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Summer 2006

Article selected from our quarterly magazine dedicated to the largest and most luxurious boats with information, interviews, technical articles, images and yachting news



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Article by
Franca Urbani



I had already seen her at sea. Last time she was regattering in the "Vele d'Epoca" (vintage yachts) of Imperia, but even while she lulls unrigged in the waters of the Valdettaro a Le Grazie shipyard, Candida seems beautiful to me. The Captain Claudio Mottola greets me with a smile as he descends the gang plank and then introduces me to his crew working in various points of the boat. We then settle down to a chat on deck.

Captain, where did your love for the sea and sailing boats begin to grow?

In Trieste where I attended the Adriaco Yacht Club. I was 10 years old when I started sailing flat keels: Cadets, Flying- Juniors, 470s. I later went to the Leghorn Naval Academy and trained in the SVMM, regattering FDs and IOR class boats. I have regattered on board the Stella Polare and participated in the North American Campaign, the OP Sail '76,on board the Amerigo Vespucci as a cadet. I fondly remember my first two Atlantic crossings as Mains Topman, the Bermuda-Newport regatta, and then New York, Boston, Halifax, the Azores and the return trip to the Mediterranean for the Bi-centenary of the foundation of the United States. The Academy over, I was detailed to war ships as an officer: the San Giorgio, the Perseo, the De Cristoforo and the Battle-Cruiser Vittorio Veneto for a total of 10 years.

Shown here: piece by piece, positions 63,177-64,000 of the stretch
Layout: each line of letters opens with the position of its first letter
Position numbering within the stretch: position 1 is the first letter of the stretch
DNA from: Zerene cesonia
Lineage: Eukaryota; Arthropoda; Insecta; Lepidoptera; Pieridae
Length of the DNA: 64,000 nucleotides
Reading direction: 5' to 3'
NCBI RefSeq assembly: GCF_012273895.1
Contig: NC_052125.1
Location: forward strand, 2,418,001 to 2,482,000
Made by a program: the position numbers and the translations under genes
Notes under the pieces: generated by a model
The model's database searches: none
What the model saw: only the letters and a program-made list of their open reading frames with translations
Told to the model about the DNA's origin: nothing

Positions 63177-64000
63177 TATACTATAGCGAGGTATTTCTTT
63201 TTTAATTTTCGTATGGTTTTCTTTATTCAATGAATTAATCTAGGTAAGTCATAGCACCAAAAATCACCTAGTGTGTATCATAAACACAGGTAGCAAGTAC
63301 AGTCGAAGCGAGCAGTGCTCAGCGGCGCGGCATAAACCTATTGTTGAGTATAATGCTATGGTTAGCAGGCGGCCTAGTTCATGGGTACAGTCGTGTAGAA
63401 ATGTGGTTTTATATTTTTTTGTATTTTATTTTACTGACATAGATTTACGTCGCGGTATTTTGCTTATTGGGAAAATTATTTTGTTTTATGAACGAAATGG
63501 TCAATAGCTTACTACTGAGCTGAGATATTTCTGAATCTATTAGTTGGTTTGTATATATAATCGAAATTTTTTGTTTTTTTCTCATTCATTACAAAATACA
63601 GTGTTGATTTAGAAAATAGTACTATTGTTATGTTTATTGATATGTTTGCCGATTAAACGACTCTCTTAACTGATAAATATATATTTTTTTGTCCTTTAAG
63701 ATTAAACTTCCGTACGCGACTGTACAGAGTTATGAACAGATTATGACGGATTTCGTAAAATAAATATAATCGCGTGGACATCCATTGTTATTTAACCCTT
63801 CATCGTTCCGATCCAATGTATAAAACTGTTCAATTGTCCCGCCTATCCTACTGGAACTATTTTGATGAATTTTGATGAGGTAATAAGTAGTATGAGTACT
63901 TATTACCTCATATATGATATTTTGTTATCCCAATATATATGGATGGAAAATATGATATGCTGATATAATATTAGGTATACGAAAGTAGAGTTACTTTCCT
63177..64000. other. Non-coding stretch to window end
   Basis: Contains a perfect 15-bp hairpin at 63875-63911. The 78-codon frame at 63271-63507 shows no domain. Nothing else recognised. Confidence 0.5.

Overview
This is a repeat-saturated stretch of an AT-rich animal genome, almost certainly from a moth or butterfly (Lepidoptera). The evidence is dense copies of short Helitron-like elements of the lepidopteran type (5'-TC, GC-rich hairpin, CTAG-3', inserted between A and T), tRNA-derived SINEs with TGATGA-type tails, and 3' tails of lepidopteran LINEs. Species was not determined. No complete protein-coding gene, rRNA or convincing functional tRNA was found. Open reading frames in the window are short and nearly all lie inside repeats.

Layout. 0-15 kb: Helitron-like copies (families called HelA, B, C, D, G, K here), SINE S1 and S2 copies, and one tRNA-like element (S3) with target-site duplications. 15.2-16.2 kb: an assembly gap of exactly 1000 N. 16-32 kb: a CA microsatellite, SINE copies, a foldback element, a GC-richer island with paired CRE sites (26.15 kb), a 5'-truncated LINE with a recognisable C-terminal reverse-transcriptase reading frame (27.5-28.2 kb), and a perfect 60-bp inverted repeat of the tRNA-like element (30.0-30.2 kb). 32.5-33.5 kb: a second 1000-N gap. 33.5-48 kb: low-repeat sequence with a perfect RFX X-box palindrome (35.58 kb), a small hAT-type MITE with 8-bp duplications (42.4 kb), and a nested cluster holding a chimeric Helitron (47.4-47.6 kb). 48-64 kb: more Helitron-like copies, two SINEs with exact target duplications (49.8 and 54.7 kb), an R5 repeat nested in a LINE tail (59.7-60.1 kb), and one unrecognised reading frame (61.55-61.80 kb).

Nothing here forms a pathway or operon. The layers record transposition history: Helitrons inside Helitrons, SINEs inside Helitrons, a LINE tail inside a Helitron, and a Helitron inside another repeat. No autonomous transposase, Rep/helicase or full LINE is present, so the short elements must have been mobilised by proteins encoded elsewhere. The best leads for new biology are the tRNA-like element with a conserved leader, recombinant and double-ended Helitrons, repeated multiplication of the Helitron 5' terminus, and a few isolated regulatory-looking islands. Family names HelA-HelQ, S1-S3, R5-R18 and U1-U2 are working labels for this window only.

Did you seek an appointment back onto sailing boats or was this pure chance?